Riverside west of the Tower, south bank. Windsor Racecourse
This post covers sites to the south of the river only. North of the river is Boveney Lock
Post to the east Clewer and Eton Cuckoo Weir
Post to the west Dedworth The Willows
This was once called Surely Hall Road
Racecourse Marina. Entrance. Run by Tingedene Marina – who run a number of similar operators. They have managed this one since 2007. The entrance is via the upstream part of Clewer Mill Stream from Bush Ait.
Windsor Racecourse Marina Holiday Park. It is owned and operated by Tingdene Parks Limited who purchased it in 2007. The holiday park dates back to the early 1970’s.
250 The Windsor Lad. This is now a chain restaurant/pub. This was built in 1940 as a road house. It took over the licence of the closed Crown Pub in central Windsor. It was then a Courage house. Windsor Lad was a well known and successful racehorse in the 1930s but nothing to do with Windsor Race Course.
Dedworth Manor Open Space. This square covers a tiny northern portion of this local authority park. By the road is a ‘Coronation arch’ which was used in Long Walk in 2013 and has been moved here.
Centrica offices. This was British Gas Home Head Office
Sutherland Grange Nature Reserve. 'Sutherland Grange' was the name of a large house on the site long since demolished, with the original name retained. The field on the western side of the park is known as Sutherland Grange Hay Meadow and has a huge variety of flowers and grasses.
The vast majority of this square is taken up with the race course. To the east is an area of facilities buildings, a grandstand, restaurants and small parade and other area. The Rays itself is essentially an island between the Millstream and the Thames. The Racecourse entrance is on Maidenhead Road and the area also includes the Marina and the Caravan site.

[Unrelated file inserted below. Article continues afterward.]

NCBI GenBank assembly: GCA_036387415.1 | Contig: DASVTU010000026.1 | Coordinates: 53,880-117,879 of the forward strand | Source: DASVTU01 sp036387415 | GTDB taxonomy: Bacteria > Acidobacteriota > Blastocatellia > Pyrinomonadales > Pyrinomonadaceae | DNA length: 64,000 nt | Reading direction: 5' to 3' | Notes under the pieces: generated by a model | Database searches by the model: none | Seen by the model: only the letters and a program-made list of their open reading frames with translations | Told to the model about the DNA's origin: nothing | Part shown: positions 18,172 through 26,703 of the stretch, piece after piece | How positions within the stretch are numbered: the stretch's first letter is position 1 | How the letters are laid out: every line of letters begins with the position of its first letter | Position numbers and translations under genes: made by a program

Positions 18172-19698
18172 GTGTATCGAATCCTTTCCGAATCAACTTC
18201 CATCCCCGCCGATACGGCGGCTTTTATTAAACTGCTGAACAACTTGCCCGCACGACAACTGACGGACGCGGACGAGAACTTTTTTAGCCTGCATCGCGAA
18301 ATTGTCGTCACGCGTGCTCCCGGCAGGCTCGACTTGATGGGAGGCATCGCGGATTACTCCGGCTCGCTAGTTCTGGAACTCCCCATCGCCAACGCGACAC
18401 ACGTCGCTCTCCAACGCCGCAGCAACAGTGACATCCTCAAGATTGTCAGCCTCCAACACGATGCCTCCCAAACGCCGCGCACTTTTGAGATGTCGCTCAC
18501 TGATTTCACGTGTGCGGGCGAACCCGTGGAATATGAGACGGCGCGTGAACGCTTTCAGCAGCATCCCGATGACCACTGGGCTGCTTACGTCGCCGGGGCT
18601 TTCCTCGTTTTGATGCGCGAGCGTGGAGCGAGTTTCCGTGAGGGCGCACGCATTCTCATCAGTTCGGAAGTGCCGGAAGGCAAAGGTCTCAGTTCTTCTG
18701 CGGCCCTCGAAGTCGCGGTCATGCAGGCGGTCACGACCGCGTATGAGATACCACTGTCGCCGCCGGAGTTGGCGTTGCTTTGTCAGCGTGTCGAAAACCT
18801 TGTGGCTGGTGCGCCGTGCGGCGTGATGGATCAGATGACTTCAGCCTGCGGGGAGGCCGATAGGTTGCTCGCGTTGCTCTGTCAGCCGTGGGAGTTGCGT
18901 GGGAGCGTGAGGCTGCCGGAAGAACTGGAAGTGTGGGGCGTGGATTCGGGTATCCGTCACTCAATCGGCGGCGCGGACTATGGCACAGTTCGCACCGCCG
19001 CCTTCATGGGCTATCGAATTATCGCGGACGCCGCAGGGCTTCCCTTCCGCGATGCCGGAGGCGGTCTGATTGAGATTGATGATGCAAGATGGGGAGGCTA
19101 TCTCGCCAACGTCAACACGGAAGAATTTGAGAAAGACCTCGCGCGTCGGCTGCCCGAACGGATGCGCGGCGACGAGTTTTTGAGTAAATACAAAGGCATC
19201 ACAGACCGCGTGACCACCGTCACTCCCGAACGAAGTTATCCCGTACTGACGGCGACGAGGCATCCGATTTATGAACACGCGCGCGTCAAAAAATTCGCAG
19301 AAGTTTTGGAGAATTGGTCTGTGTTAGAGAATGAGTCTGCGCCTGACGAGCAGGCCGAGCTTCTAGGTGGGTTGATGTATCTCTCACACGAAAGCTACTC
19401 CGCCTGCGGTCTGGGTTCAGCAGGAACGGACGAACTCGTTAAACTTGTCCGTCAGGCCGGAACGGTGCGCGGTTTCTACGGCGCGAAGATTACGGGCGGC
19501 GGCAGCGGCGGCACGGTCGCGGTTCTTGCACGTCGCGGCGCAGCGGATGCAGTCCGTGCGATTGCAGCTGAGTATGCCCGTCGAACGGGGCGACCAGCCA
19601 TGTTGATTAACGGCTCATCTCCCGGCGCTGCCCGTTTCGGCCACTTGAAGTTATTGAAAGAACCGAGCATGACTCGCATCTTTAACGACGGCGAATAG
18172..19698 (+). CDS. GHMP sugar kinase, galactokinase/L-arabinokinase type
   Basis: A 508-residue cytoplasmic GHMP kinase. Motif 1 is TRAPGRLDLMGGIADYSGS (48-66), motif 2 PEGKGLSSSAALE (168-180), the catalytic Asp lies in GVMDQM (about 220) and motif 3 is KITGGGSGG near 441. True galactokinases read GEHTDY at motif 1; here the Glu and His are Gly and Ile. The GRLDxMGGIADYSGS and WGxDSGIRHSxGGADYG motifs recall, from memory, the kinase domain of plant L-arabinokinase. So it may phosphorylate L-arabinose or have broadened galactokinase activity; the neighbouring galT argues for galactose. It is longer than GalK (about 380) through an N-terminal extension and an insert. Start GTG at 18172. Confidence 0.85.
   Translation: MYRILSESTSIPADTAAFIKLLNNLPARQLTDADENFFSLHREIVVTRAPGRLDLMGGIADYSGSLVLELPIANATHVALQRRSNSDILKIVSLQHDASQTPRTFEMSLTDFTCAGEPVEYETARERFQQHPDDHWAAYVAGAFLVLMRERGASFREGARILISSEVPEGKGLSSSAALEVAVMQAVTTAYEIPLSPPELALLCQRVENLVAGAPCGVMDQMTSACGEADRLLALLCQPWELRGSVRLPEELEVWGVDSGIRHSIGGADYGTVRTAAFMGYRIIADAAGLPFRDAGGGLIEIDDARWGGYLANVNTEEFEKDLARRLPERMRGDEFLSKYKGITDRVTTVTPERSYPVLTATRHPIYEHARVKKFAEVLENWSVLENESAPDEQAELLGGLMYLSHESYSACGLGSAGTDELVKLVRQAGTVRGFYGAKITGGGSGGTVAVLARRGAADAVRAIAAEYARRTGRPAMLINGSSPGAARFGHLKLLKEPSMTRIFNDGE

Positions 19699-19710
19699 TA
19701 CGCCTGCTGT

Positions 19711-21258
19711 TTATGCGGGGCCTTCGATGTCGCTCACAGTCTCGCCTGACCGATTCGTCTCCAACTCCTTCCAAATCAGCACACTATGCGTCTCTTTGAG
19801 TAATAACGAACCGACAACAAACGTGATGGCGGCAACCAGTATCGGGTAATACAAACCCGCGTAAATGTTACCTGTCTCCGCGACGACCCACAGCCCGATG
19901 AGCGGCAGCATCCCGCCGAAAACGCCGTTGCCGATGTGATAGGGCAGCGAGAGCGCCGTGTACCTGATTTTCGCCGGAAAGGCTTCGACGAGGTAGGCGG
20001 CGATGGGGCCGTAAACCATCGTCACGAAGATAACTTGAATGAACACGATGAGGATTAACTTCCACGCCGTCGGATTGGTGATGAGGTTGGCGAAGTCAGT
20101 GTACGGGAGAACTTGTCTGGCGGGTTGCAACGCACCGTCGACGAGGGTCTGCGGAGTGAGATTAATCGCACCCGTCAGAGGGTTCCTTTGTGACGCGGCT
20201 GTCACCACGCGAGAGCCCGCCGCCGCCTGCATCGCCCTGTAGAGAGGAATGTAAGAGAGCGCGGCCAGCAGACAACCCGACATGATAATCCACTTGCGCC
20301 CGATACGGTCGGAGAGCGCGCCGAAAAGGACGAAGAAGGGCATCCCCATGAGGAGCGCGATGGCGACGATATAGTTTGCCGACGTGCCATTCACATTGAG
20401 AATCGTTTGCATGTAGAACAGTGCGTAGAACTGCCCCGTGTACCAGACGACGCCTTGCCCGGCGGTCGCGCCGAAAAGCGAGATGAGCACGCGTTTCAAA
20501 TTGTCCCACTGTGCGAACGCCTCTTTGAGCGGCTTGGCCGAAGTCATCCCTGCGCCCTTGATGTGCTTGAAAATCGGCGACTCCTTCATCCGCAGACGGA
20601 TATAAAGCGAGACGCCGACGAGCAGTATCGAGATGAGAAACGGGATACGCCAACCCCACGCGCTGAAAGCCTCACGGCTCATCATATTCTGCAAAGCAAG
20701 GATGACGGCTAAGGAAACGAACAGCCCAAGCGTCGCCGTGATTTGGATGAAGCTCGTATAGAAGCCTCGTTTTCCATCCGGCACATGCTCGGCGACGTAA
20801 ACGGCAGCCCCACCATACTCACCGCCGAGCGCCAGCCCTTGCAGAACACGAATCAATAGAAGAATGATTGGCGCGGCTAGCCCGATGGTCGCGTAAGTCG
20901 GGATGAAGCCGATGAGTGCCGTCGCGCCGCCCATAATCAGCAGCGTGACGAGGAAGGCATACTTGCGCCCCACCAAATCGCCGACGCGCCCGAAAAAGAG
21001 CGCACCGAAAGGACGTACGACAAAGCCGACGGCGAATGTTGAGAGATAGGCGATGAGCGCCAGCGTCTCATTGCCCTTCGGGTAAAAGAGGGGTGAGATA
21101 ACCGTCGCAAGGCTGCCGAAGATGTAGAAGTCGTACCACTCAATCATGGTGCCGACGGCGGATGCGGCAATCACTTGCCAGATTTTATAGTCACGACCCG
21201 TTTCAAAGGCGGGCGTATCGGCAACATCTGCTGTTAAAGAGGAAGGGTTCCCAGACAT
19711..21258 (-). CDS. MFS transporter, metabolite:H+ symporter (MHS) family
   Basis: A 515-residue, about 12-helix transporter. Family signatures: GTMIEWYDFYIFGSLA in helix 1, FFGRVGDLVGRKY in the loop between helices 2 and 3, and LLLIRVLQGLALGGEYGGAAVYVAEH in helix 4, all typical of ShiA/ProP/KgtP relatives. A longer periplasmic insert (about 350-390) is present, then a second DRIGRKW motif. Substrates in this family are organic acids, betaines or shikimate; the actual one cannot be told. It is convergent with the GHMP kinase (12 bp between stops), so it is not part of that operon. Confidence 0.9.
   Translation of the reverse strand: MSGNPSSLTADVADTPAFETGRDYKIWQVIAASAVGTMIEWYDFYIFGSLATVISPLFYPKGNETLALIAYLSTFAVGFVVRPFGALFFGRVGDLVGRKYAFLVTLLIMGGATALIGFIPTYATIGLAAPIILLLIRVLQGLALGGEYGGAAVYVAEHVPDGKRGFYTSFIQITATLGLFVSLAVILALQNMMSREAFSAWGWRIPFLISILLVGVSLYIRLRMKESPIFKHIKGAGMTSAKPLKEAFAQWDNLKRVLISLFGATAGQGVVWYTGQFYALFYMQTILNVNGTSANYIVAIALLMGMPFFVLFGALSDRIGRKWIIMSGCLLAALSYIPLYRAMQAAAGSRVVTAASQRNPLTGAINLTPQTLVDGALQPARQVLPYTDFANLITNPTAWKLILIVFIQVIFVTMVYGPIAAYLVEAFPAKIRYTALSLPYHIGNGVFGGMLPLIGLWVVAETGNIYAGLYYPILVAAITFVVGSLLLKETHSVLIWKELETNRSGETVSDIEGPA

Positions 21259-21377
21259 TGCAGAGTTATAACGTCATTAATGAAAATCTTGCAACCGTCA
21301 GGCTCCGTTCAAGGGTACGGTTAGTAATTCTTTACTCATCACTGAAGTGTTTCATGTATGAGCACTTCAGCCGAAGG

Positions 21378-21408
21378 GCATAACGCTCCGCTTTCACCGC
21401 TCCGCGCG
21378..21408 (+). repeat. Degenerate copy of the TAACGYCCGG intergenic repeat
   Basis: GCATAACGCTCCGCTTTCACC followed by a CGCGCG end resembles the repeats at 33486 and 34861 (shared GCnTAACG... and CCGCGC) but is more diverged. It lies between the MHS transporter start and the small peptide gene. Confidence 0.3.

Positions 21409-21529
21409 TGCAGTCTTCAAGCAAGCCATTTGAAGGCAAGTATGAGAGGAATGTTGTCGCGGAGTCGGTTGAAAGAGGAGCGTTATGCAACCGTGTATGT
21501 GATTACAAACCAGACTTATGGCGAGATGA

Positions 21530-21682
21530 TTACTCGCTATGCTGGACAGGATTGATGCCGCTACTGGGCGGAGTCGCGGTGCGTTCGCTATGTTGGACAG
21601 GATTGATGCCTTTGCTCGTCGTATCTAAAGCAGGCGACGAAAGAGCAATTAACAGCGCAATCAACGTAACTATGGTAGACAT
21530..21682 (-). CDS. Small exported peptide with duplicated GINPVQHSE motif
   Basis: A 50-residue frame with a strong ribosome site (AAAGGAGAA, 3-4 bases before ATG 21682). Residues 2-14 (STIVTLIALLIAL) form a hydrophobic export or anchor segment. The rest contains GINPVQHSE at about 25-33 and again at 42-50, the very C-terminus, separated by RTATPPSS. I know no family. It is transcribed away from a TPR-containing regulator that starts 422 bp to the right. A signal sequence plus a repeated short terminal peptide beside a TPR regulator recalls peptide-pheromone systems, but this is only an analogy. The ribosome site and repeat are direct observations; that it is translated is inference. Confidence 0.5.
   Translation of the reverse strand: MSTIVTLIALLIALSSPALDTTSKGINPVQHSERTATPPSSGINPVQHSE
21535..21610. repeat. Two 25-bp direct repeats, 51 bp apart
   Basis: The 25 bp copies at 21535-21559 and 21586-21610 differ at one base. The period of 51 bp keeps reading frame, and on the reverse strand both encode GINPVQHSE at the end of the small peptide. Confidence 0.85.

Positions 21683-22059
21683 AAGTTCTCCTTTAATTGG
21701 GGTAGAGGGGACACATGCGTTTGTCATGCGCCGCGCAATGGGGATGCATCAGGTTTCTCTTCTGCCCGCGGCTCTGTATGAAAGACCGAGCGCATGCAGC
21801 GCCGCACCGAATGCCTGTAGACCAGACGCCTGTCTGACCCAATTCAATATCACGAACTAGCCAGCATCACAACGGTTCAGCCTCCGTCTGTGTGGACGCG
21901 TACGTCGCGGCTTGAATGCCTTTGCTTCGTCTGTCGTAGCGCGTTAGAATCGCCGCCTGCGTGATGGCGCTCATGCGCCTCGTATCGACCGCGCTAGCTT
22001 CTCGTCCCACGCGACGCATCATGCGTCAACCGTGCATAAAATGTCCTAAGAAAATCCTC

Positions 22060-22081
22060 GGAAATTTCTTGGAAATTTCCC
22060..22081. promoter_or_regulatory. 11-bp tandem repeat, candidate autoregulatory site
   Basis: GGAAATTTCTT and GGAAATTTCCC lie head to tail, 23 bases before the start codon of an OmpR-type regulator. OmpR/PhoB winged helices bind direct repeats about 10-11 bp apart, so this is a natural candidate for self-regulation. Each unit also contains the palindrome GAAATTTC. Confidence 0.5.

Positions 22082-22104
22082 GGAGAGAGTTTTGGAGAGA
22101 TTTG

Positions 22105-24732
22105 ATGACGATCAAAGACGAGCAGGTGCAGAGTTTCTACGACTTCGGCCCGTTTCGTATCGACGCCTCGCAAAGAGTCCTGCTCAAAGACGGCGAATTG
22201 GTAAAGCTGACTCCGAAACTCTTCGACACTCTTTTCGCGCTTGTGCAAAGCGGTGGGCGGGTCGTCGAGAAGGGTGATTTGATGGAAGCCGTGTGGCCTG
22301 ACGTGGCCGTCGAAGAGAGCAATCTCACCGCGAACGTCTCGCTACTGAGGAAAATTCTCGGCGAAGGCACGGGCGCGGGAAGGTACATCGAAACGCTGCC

Royal Windsor Race Course. Flat racing began on Rays Meadow in 1866 set up by John Frail a barber who managed Disraeli’s election campaigns. He and his family owned a number of racecourses – he set about promoting Windsor energetically and it soon became established as a major racing venue. The first flat race meeting was a two day fixture on the fifth and sixth of June 1866, and national hunt racing was introduced in 1867. Windsor did not try to compete with Ascot, but gave opportunities to the owners of other horses. He also established jump racing here. Windsor is Britain’s only flat course to stage racing over an almost complete figure of eight circuit. During both world wars Windsor avoided the fate of most British racecourses, and remained open during both wars in order to bolster morale. Windsor stopped staging its own national hunt meetings in 1998, and moved put on more flat meetings. It has twenty six annual fixtures with pattern and listed races, and summer evening meetings on Mondays.
Eade. Along the Thames
Racing Sight. Web site
RoyalWindsorforum. Web site
Royal Windsor Race Course. Webs site
Tingedene Marinas. Web site
Wikipedia. As appropriate
Windsor and Maidenhead Council. Web site
Windsor Lad. Web site
Windsor Pub History. Web site